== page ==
After an extended pause due to the coronavirus and the 2020 election, the prospect of a federal privacy law is once again being raised by Congress. Discussions of the several existing bills that were effectively tabled for over a year are resuming, and one that seems to be gaining early traction is the Information Transparency and Personal Data Control Act. First introduced by Rep. Suzan DelBene (D-WA) in April of 2019, the bill covers personal data protection issues championed by Democrats while also attempting to appeal to the business issues raised by Republican legislators who have shown an interest in increased regulation of tech companies.
Is passage of a federal privacy law imminent?
DelBene’s proposed federal privacy law draws from elements of existing legislation, such as the EU’s General Data Protection Regulation (GDPR) and the California Consumer Privacy Act (CCPA). It also makes some concessions to Republican positions such that it stands a better chance of getting at least some small amount of support from across the aisle, but ultimately lacks some of the key protections of those other laws.
The proposed federal privacy law has not been altered significantly since it was introduced nearly two years ago. The main reason for its improved fortunes is Democrat control of the legislative and executive branches. Nevertheless, there is bipartisan support for increased regulation of big tech and the bill will need to tap into that to pass. DelBene is well-positioned for this task as the head of the New Democrat Coalition, a caucus of moderate Democrats that position themselves as considerate of the needs of business.
In a statement to Vox’s Recode, DelBene said that it was critical to pass a federal privacy law not just for consumer rights but also to head off developing international challenges. One example would be the invalidation of the Privacy Shield agreement between the US and the EU, something that happened in large part due to a lack of federal privacy laws that are on par with the protections offered by the GDPR.
DelBene’s proposed federal privacy law would overlap with the GDPR to a great deal in its protections of sensitive personal information (such as Social Security numbers and location data) and consumer right to be notified of and opt out of data sharing. It also has a “plain language” provision that requires privacy policies to be clear and understandable to the average end user.
The bill would be enforced primarily by the Federal Trade Commission (FTC), with state attorneys general able to take up any cases the FTC might pass over. Businesses would be audited for compliance at least once every two years, and the FTC would have the ability to create additional regulations in the future. The FTC would also receive additional funding and manpower (500 new employees and $350 million per year) to tackle complaints.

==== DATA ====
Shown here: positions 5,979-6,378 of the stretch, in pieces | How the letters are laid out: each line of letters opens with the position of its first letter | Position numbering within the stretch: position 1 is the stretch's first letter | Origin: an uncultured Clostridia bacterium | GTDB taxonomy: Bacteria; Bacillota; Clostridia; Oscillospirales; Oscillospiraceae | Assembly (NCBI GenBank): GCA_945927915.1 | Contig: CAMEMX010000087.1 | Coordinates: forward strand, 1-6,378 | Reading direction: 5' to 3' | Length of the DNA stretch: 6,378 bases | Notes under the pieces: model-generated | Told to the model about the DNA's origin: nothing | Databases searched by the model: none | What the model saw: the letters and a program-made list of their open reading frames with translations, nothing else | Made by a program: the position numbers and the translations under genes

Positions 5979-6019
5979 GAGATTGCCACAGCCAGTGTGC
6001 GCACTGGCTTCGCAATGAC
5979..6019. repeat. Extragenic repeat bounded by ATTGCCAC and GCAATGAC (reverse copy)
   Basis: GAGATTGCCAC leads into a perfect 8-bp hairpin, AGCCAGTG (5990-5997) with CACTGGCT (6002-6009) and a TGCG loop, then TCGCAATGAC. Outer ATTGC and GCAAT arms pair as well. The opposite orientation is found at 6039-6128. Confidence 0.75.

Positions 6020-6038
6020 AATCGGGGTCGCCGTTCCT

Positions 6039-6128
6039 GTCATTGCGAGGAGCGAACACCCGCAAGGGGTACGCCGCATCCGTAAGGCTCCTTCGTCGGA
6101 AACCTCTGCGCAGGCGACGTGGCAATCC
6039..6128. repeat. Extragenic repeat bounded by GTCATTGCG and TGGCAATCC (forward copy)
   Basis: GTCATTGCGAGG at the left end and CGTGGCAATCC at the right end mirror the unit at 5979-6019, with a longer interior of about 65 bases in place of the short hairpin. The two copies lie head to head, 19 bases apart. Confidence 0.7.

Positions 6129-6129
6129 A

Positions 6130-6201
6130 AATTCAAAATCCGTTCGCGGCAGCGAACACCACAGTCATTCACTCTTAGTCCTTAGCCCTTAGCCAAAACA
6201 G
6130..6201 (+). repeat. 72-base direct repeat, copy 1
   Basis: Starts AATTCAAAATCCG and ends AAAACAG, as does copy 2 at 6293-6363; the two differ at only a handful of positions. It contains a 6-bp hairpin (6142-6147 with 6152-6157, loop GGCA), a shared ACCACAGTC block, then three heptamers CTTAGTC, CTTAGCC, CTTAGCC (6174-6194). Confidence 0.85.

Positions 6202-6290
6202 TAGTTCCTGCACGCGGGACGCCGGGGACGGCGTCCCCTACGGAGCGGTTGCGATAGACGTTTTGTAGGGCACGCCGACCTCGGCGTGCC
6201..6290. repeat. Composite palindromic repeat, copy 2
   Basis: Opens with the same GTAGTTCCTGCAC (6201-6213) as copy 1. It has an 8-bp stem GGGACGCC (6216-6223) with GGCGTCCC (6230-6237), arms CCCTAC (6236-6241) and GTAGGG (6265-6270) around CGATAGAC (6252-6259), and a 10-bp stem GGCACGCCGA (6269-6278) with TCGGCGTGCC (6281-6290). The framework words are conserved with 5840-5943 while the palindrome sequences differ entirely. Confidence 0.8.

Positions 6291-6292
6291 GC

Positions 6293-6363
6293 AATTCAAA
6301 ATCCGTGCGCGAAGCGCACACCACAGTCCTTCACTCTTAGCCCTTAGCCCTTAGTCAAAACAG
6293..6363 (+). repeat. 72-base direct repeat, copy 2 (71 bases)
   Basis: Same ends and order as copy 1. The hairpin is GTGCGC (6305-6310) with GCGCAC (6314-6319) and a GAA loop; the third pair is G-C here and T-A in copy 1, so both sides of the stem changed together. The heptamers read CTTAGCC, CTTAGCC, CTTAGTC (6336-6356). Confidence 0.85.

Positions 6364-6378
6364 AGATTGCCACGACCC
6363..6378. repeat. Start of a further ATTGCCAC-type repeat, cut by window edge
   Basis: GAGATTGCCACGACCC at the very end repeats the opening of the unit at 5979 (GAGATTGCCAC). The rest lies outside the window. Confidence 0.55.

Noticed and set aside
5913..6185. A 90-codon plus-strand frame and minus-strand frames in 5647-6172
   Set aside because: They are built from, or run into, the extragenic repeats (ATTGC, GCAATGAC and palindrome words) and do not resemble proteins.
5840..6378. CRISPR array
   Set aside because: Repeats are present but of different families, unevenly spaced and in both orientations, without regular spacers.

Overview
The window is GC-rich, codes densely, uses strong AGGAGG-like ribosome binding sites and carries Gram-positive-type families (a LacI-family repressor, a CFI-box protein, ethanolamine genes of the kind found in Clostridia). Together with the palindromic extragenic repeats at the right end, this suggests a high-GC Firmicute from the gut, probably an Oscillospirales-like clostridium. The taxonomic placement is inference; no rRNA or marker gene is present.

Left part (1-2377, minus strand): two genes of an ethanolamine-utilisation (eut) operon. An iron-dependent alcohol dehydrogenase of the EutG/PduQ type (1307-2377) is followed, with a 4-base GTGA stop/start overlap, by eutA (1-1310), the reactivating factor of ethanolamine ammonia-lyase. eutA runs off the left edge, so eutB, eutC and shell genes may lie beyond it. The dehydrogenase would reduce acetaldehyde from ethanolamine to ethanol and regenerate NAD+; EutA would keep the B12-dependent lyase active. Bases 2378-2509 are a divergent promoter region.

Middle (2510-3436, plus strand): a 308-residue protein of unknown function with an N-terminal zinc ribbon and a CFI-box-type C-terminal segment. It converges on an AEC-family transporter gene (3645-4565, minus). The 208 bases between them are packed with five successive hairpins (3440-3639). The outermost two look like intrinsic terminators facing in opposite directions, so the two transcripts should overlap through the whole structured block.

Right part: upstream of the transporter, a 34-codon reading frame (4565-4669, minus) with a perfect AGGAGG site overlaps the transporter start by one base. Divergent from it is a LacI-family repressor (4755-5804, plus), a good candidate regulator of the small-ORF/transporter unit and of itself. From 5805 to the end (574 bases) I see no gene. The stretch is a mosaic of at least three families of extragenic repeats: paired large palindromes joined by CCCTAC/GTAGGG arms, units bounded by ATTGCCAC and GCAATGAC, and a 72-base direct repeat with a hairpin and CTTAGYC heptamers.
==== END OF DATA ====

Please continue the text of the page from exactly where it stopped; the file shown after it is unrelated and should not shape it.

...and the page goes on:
In addition to an easier environment in which to pass Democrat legislation, DelBene benefits from career connections to the tech industry. Prior to being elected in 2012 she had a career as a tech executive for multiple companies including Microsoft. Those advantages do not make the bill a lock to pass, however. It was not previously considered a forerunner among the crop of proposed federal privacy laws that appeared in 2019, but there is hope that DelBene’s moderate position combined with the current political circumstances could get this one over the hump.
The bill also contains terms that are more favorable to Republicans that have expressed willingness to accept a federal privacy law, though these terms may dilute the level of consumer protection. While consumers have a solid range of opt-in and opt-out rights under the bill, it lacks language guaranteeing a right to access collected data for the purpose of changing or deleting it. The bill also preempts any state law that protects consumers (such as the CCPA) and would bar private right of action, meaning that a decision by the FTC or state regulators could not be used as a basis for a class-action lawsuit. It does add one exception to the state preemptions, however; laws that involve biometric information protection, such as the unique Illinois Biometric Information Privacy Act, would continue to be valid.
Support from Big Tech
There is a surprisingly strong movement of support from the private sector for this added regulation as well, though it comes from a different place than consumer concerns. Tech giants that operate across the nation would prefer a single comprehensive federal privacy law to the emerging patchwork of laws simply because the overall cost of compliance would be greatly reduced. But they also hope to embed themselves in the process and ultimately make the national standard’s terms favorable to them. Early reaction to the bill by the tech industry has been positive, with lobbying group NetChoice (which represents Facebook and Google among others) issuing a statement of general support with some caveats about specific elements.
Any federal privacy law that emerges must navigate not only a scrum of competing bills, but also a large collection of emerging state privacy laws. Several states already have some sort of applicable data privacy law on the books, and 15 more are presently considering one. The longer it takes the federal government to coalesce around a proposal, the more likely it is there will be opposition from states that do not wish to see their own laws preempted.
DelBene’s bill is leading the early discussions of federal privacy law, but it will face competition before all is said and done. Sen. Ron Wyden (D-OR)’s Mind Your Own Business Act was a leading contender in 2019 before the coronavirus derailment, and Wyden has said that he intends to reintroduce it. At least nine other members of Congress either had bills out in 2019 that may be reintroduced or have announced that they plan to introduce new bills this year.